We wouldn't be reviewing anything from evol except that today's burritos came in by way of one of our panelists. You see, these "Big Burritos" are far bigger than anything we'd be recommending that people eat for lunch - and that's the main reason we do reviews: so that people can choose something healthier than fast food for lunch. Both burritos we're reviewing today are a big 600 calories - that's easily close to twice the number of calories in one of our more usual lunch meals. Compared to those same meals with fewer calories, however, they do have less sodium per calorie: the Sriracha Chicken has 630 milligrams of sodium - almost a 1:1 ratio of sodium to calories - while the Steak has 710 (about .85:1 ratio of sodium to calories. Many of our meals are about 300 calories and will have 600 or so milligrams of sodium, which is a 2:1 ratio of sodium to calories - so in that sense these burritos are ahead of the numbers game.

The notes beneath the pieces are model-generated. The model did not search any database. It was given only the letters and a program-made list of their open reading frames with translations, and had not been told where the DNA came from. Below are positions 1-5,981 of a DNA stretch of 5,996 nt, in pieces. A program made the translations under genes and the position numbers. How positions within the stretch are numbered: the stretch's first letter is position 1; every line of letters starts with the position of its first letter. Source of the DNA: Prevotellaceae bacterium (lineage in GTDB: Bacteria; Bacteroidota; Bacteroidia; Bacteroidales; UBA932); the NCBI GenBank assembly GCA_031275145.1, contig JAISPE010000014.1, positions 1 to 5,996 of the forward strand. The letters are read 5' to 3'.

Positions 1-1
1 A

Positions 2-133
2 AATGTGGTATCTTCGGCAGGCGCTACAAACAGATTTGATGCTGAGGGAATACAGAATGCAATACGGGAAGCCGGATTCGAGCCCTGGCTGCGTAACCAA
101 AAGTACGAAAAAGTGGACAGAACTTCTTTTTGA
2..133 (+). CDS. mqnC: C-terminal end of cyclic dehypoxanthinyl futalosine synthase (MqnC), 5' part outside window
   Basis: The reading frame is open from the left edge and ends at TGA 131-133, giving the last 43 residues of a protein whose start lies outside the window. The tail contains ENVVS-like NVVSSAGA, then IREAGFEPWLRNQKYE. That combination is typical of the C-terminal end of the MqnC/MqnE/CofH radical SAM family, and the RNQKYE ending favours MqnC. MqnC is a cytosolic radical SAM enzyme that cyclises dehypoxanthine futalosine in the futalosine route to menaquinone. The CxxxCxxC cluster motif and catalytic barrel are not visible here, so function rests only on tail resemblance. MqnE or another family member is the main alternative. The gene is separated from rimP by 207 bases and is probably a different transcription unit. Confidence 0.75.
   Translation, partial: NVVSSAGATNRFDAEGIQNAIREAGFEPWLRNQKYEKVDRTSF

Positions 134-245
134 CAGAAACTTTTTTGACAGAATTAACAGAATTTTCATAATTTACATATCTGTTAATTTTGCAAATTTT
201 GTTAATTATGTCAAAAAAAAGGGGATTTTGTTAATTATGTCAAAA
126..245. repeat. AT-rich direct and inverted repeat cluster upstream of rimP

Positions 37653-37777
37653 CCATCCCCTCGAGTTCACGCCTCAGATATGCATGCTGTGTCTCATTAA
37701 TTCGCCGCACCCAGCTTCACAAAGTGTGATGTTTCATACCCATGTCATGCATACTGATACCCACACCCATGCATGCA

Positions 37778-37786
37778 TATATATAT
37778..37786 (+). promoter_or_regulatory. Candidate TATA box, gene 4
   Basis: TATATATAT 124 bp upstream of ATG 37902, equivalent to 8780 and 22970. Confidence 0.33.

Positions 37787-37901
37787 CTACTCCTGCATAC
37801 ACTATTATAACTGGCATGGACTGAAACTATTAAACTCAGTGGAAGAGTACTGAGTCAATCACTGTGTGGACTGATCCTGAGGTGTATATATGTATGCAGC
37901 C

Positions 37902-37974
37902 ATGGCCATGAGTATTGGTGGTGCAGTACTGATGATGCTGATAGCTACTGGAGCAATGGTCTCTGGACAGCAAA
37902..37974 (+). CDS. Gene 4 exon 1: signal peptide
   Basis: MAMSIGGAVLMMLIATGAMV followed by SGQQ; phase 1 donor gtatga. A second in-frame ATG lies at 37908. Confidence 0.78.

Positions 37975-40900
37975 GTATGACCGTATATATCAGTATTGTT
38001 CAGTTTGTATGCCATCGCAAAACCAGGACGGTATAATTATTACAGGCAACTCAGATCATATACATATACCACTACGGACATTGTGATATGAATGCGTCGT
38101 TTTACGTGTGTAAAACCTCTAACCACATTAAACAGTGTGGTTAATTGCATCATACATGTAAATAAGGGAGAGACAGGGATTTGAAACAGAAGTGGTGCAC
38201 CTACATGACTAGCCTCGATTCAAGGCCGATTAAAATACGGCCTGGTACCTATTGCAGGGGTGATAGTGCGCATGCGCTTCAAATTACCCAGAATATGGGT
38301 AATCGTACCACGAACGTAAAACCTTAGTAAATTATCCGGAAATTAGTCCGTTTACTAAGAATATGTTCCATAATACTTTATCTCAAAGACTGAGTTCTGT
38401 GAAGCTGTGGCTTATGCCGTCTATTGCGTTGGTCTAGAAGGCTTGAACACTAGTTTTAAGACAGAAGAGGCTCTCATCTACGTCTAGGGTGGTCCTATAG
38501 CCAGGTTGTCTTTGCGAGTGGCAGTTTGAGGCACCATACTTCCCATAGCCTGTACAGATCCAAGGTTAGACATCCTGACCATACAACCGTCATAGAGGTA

Numbers are all very well: how do they taste? Is our unreliable grammar school friend playing another game with us?

The instructions for both burritos call for being "loosely wrapped" in a paper towel and microwaved on a plate for 2:30, turned over, cooked for another 2:00, then sitting for 1 minute. When we review burritos, the question is always: does it explode, split, or become otherwise not something you can eat in one hand ("seeing as how that's the point of a burrito, right?" noted a panelist)?

We were pleasantly surprised to see that the Sriracha Chicken Burrito might have a little bit of a blowout at the seam where the tortilla is wrapped around the burrito, but nothing serious: we could have picked up this burrito if we'd wanted. (Because we're sharing we use knives and forks.) The scent is that of sriracha, jalapenos, and lime, and when we cut the burrito in half we could see corn, a few black beans, and bits of shredded chicken in a medium of white rice and melted cheddar.